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Influence of plaque volume on hemodynamic response and stress hormone release in patients undergoing carotid artery stenting


Husmann, M; Thalhammer, C; Spring, S; Meier, T; Roffi, M; Schwarz, U; Rousson, V; Amann-Vesti, B R (2012). Influence of plaque volume on hemodynamic response and stress hormone release in patients undergoing carotid artery stenting. International Angiology, 31(1):10-15.

Abstract

AIM:
Carotid artery stenting (CAS) may cause bradycardia and hypotension due to barostimulation. The impact of periprocedural hypotension on CAS outcome remains controversial. The role of carotid plaque volume and catecholamine hormone release during CAS on hemodynamic changes has not been investigated so far. The aim of this prospective study was to evaluate if carotid artery plaque characteristics are predictive for stress hormone release or for postprocedural hemodynamic instability.
METHODS:
In 26 patients undergoing CAS, carotid plaque volume and morphology were assessed by two- and three-dimensional (3D)-Duplex sonography prior to the procedure. Arterial plasma adrenaline, noradrenaline and renin concentrations were measured at the time of sheath insertion and 5 minutes after stent placement. ECG, heart rate, and invasive blood pressure were monitored throughout the procedure.
RESULTS:
CAS caused no significant changes in hormone release, but increasing plaque volume was related to the degree of bradycardia following stent deployment (r=0.57; P=0.01). Plaque size was not associated with postprocedural hypotension. Plaque echogenicity (echolucent, heterogeneous or echogenic) did not correlate with changes in systolic blood pressure, heart rate or catecholamine hormone release.
CONCLUSION:
CAS caused bradycardia in relation to plaque size, but did not cause catecholamine release which may indicate that the endovascular procedure is not associated with a relevant stress reaction.

Abstract

AIM:
Carotid artery stenting (CAS) may cause bradycardia and hypotension due to barostimulation. The impact of periprocedural hypotension on CAS outcome remains controversial. The role of carotid plaque volume and catecholamine hormone release during CAS on hemodynamic changes has not been investigated so far. The aim of this prospective study was to evaluate if carotid artery plaque characteristics are predictive for stress hormone release or for postprocedural hemodynamic instability.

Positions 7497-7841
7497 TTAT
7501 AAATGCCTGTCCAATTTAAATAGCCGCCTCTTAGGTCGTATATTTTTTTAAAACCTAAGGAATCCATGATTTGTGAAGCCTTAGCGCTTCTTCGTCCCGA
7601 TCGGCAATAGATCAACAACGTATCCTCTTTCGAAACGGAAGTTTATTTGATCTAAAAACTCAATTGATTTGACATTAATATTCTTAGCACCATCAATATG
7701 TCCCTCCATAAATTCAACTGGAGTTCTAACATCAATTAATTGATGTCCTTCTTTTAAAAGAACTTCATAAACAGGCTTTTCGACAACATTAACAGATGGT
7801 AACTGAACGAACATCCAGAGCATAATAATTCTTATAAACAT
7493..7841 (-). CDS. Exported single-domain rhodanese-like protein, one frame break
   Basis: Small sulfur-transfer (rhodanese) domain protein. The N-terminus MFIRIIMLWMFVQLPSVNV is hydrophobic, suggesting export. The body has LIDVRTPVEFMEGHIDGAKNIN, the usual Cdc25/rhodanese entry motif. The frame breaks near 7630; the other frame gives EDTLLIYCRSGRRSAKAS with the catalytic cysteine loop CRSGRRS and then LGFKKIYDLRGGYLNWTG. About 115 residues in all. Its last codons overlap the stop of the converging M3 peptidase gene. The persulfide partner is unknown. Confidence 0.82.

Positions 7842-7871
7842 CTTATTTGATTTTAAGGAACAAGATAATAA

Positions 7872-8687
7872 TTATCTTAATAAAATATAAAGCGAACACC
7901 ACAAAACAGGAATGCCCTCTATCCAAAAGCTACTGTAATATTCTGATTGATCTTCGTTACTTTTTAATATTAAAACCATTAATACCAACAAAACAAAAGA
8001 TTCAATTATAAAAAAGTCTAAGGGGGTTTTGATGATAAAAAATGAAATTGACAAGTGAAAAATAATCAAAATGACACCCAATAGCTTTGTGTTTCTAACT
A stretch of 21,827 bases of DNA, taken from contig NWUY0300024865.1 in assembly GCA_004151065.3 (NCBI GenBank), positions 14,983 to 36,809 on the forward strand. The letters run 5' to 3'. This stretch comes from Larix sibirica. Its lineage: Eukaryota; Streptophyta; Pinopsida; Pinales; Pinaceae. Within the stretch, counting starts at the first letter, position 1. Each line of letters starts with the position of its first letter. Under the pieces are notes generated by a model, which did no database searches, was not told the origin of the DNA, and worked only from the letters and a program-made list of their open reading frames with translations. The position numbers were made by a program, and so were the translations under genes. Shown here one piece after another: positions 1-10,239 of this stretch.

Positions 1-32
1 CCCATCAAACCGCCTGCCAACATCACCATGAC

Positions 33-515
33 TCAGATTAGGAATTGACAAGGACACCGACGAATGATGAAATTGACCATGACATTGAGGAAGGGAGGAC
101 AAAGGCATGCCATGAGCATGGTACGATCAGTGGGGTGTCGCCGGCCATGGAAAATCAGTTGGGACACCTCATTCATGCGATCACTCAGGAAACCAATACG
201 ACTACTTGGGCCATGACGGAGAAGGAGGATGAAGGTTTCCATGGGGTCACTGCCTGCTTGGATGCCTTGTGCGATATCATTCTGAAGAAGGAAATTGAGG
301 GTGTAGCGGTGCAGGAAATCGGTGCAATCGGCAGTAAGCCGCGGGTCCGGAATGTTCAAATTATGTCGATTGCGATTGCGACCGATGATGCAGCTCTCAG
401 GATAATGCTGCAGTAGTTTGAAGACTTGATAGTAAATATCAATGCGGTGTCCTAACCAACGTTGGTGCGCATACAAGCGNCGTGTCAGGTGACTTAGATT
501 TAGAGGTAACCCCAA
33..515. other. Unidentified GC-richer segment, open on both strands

METHODS:
In 26 patients undergoing CAS, carotid plaque volume and morphology were assessed by two- and three-dimensional (3D)-Duplex sonography prior to the procedure. Arterial plasma adrenaline, noradrenaline and renin concentrations were measured at the time of sheath insertion and 5 minutes after stent placement. ECG, heart rate, and invasive blood pressure were monitored throughout the procedure.
RESULTS:
CAS caused no significant changes in hormone release, but increasing plaque volume was related to the degree of bradycardia following stent deployment (r=0.57; P=0.01). Plaque size was not associated with postprocedural hypotension. Plaque echogenicity (echolucent, heterogeneous or echogenic) did not correlate with changes in systolic blood pressure, heart rate or catecholamine hormone release.
CONCLUSION:
CAS caused bradycardia in relation to plaque size, but did not cause catecholamine release which may indicate that the endovascular procedure is not associated with a relevant stress reaction.

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Additional indexing

Item Type:Journal Article, refereed, original work
Communities & Collections:04 Faculty of Medicine > University Hospital Zurich > Clinic for Angiology
04 Faculty of Medicine > University Hospital Zurich > Clinic for Neurology
Dewey Decimal Classification:610 Medicine & health
Language:English
Date:2012
Deposited On:16 Apr 2012 06:52
Last Modified:05 Apr 2016 15:44
Publisher:Minerva Medica
ISSN:0392-9590
Official URL:http://www.minervamedica.it/en/journals/international-angiology/article.php?cod=R34Y2012N01A0010
PubMed ID:22330619

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